- Shure SE215-CL – These in-ear monitors from Shure are very much industry standard entry-level to medium-grade earphones. Based on their older “E2” in-ears that were so popular when the wave of in-ear monitors first hit, they are tried and true. And with a relatively low price point, you can’t go wrong. It’s great to have some of these around to provide for your team, even if some of them have their own personal in-ears, as these would also make great backups. The SE215-CL’s are “single driver” earphones, which means that one tiny speaker handles all the frequencies in the audio spectrum, but it’s very efficient and sounds natural and pleasing to the musician or singer who is using it. Shure also offers models in this line with more drivers, which increases the quality and cost.
- Westone Pro X20 – Stepping up just a bit in price range and in quality/features, we have the Westone Pro X20 earphones. These in-ears provide dual drivers, which means there are separate tiny speakers inside them to handle the lower frequencies and higher frequencies. This will allow for a cleaner volume and clarity across the frequency range. As with the Shure’s listed above, you can also upgrade to versions in this line of in-ears with more drivers for even more power and clarity, but it will increase the cost (or downgrade to a single driver version in this same product line).
- Alclair UV3 – Known for their custom-molded in-ear monitors, Alclair has also introduced a universal fit line of in-ears called the UV3. The UV3 earphones are triple driver, which means there are three tiny speakers in these monitors, splitting up the low, mid, and higher frequency range for great clarity and headroom volume-wise. At only slightly more cost than the previous two options we’ve listed, these bring a great quality that is slightly less universal and more tailored to the professional musician, though they are still universal in fit so any musician or singer can use them if you purchase several for your team.
- Alclair Spire – Alclair Spire six driver custom in-ear monitors are just that– custom. These earphones require each musician or singer to have their actual ears imaged and the earphones will be created as a custom mold in the shape of their ear cavities. While this sounds like it would be complicated, custom molded in-ears are very popular in the music industry and most any audiologist will be able to complete the process (usually with a silicon like substance that takes the shape of your ears) and send it in to have custom in-ear monitors made. With a slightly higher price tag, these in-ears bring absolutely stunning quality to the musician or singer using them and offer utmost clean and clear volume across all frequencies with six different tiny drivers covering the frequency range. The detailed and dynamic sound makes these the perfect in-ear monitors for worship leaders who need to hear a more complete picture of the mix while still having their voice cut through the mix. Note that Alclair also offers custom in-ears with different configurations (less drivers, down to two driver models) which are priced even lower than some non-custom molded in-ears.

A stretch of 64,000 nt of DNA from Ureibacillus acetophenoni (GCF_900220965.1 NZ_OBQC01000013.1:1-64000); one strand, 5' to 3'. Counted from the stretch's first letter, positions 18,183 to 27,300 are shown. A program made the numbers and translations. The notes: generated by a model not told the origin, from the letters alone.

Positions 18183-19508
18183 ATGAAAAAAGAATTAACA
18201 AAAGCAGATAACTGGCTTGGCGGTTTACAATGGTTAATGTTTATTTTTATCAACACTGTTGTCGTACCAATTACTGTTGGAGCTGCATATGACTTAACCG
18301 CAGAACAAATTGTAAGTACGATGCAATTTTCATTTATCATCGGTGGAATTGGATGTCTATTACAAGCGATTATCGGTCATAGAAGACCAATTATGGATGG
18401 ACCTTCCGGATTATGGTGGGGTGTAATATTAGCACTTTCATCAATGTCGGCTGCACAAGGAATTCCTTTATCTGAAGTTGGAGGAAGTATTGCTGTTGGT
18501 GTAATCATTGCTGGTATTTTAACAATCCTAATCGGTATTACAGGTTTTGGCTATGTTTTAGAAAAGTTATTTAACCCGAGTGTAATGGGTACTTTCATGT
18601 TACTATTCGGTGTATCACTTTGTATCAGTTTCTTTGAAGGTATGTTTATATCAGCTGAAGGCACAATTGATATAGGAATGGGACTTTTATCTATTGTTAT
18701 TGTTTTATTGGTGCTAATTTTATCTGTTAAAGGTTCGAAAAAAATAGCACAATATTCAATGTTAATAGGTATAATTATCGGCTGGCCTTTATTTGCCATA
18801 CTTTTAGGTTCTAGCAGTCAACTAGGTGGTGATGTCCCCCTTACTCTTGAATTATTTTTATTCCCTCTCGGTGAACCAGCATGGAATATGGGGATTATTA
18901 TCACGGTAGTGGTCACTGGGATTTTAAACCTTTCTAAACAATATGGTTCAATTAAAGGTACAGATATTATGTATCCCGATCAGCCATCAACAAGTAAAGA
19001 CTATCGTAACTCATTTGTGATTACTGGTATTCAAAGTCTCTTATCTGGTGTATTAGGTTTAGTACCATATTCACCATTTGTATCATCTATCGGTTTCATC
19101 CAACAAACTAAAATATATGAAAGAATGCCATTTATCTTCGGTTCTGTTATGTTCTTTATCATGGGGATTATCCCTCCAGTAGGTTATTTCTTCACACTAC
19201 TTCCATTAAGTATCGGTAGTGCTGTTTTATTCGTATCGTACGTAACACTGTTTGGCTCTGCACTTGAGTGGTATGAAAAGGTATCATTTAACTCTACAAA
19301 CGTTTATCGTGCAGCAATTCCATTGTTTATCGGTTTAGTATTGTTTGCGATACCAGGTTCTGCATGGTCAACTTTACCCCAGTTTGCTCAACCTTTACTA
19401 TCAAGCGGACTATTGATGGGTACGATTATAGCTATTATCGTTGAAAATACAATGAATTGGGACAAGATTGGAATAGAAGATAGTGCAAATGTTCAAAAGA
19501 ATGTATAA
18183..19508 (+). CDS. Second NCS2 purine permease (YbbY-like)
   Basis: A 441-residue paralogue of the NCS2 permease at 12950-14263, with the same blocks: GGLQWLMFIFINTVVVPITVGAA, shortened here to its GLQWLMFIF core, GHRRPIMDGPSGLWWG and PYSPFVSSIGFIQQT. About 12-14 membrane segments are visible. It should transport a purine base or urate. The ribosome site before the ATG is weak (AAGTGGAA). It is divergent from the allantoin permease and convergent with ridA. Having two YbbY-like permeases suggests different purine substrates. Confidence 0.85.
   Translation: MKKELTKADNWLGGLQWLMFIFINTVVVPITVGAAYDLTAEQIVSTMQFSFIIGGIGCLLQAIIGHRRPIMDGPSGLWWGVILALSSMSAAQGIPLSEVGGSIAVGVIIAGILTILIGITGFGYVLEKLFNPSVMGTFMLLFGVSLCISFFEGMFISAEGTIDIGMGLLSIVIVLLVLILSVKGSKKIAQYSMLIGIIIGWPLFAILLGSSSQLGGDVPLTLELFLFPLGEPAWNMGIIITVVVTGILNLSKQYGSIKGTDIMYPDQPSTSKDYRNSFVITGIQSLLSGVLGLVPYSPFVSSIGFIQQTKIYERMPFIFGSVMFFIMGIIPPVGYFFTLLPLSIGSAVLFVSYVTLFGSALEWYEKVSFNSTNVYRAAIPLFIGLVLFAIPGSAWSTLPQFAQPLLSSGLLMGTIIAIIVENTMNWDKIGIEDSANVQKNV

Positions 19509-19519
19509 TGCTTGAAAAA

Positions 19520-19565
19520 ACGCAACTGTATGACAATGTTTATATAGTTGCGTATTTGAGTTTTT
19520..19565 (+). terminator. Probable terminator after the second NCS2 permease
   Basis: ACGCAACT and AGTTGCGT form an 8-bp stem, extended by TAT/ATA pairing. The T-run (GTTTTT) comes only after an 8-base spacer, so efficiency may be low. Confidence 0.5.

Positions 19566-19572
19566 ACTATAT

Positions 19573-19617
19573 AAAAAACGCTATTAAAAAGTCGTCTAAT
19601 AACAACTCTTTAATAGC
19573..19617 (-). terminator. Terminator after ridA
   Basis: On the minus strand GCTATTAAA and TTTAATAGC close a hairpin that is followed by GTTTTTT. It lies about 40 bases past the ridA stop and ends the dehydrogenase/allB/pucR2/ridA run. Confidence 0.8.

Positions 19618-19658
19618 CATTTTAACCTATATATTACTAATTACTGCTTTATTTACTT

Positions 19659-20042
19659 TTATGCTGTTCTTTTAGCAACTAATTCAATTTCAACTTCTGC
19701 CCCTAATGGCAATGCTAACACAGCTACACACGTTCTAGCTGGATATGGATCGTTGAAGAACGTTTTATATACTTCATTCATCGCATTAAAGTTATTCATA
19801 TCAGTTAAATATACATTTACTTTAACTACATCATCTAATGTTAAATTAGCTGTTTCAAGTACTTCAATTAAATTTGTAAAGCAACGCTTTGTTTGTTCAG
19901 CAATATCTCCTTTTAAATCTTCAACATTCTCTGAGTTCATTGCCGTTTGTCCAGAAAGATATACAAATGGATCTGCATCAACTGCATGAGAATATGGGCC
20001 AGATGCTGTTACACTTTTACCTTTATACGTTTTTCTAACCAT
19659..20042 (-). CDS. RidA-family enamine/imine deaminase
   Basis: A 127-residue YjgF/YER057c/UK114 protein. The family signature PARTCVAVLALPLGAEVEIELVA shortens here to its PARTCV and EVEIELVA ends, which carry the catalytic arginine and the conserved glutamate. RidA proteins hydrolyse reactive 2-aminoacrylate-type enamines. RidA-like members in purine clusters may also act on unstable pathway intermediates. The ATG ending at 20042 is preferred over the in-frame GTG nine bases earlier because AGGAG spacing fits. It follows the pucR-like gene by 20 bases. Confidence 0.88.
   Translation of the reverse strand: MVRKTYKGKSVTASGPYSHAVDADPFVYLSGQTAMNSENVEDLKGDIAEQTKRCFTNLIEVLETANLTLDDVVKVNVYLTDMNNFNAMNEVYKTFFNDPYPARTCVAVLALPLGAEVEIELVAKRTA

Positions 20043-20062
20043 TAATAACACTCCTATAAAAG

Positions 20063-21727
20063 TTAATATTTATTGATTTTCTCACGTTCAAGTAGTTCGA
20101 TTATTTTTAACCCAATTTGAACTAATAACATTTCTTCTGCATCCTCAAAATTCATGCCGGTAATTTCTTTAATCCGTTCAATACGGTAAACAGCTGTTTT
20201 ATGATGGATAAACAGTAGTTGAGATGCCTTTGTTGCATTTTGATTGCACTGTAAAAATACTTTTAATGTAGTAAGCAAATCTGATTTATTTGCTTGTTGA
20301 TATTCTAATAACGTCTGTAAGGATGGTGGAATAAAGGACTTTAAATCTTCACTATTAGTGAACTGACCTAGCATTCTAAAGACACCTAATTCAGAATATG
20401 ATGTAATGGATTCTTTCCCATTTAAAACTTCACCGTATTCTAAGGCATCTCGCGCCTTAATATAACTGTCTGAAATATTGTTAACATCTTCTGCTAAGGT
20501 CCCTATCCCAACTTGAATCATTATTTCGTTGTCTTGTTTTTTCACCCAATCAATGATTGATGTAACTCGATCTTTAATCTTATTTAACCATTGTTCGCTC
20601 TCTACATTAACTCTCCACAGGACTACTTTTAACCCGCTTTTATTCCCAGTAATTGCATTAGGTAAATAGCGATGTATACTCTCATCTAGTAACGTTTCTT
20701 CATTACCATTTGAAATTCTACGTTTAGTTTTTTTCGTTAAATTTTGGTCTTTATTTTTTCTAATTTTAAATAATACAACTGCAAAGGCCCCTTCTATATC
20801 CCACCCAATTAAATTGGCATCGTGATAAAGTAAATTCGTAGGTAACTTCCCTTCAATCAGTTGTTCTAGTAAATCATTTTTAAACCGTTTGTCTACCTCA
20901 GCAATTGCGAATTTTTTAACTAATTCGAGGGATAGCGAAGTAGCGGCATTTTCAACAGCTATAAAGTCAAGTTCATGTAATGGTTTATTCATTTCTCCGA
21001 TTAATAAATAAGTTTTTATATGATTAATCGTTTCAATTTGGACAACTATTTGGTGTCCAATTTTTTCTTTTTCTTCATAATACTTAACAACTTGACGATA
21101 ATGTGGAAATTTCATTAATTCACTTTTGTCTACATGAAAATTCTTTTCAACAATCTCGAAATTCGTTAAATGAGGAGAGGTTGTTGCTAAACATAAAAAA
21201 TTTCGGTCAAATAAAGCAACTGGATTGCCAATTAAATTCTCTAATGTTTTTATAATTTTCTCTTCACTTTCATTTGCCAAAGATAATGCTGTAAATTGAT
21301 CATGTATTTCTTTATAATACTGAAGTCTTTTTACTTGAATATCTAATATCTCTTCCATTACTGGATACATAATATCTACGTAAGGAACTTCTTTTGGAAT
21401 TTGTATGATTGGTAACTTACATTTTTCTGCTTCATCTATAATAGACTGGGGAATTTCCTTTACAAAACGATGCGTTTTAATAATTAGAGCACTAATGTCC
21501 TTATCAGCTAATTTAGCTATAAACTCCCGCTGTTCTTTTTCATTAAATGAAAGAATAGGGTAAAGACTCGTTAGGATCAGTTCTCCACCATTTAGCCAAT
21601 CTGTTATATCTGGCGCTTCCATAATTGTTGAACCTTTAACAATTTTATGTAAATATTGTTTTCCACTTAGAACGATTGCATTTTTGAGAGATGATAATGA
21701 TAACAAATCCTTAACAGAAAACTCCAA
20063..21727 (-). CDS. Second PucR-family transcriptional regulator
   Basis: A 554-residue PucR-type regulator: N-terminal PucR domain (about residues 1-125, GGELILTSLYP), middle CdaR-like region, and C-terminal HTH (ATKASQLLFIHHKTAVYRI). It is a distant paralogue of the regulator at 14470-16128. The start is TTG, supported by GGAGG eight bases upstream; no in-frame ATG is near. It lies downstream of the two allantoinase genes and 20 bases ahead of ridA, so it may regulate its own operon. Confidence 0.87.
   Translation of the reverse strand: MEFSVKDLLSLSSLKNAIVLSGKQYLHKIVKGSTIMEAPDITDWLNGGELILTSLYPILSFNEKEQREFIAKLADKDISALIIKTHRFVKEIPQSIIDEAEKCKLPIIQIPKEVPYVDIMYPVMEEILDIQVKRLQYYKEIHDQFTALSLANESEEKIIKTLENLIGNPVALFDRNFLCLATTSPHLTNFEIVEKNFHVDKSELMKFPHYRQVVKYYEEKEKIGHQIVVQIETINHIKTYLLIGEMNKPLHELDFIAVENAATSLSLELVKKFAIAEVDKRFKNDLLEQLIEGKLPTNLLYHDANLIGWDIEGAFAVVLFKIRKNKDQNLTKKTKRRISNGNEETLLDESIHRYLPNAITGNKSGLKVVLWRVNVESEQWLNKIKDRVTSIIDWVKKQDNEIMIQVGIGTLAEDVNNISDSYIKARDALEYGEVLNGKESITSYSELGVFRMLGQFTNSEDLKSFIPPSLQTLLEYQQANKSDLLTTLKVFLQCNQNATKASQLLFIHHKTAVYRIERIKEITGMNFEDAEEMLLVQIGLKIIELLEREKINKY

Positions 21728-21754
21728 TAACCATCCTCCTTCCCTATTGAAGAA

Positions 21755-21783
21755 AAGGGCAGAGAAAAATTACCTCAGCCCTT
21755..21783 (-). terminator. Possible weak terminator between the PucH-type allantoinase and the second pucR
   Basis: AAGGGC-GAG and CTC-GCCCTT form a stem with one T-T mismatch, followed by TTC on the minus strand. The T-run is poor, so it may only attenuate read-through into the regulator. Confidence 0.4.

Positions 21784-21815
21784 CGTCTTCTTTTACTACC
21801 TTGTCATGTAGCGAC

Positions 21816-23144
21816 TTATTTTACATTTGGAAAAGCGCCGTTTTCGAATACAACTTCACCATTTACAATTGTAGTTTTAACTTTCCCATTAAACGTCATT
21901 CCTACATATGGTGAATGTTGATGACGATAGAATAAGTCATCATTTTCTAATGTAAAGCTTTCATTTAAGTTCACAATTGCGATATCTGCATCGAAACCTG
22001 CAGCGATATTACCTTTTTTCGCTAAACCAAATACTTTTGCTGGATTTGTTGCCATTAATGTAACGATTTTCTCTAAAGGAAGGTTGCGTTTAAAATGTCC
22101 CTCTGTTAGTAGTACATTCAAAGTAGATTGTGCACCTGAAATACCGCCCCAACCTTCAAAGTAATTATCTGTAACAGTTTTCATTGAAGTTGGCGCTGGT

- 64 Audio A4s – For an even more boutique set of in-ear monitors for your worship band if you have a higher budget, check out 64 Audio’s four driver set of custom in-ears called the A4s. These in-ear monitors are perfect for worship musicians, offering an immersive, full-spectrum sound with a dynamic mid-range and powerful bass. Like many other in-ear monitor manufacturers, 64 Audio has a ton of experience in the worship in-ear monitor arena and offers a wide range of products. So, if you want to upgrade to even more drivers, or go down to a fewer driver version to have the same 64 Audio quality but lower the cost, you can find a set of in-ears that will work for any worship leader or musician in their line-up. Some worship team musicians or worship leaders who lead very often may want to invest in their own in-ear monitors, even if more generic ones are available at the church. And for that, 64 Audio is definitely a brand to check out.
One more brand that has made a huge impact in the market of in-ear monitors for worship bands and happens to offer other commercial product lines like Bluetooth speakers and accessories is Ultimate Ears. Be sure to check out their custom in-ears, universal fit options, or an in-between option of a custom but more general fit available via their ear mold impression kit that can be done at home.
The benefits of in-ear monitors for worship bands are countless, like lower stage volume, increased detail for each musician or singer, and sometimes an even lower cost than having an actual monitor wedge speaker for each person on stage. In-ears are the way to go for any worship team. The question is simply this: Which in-ear monitors will you choose for your church worship team?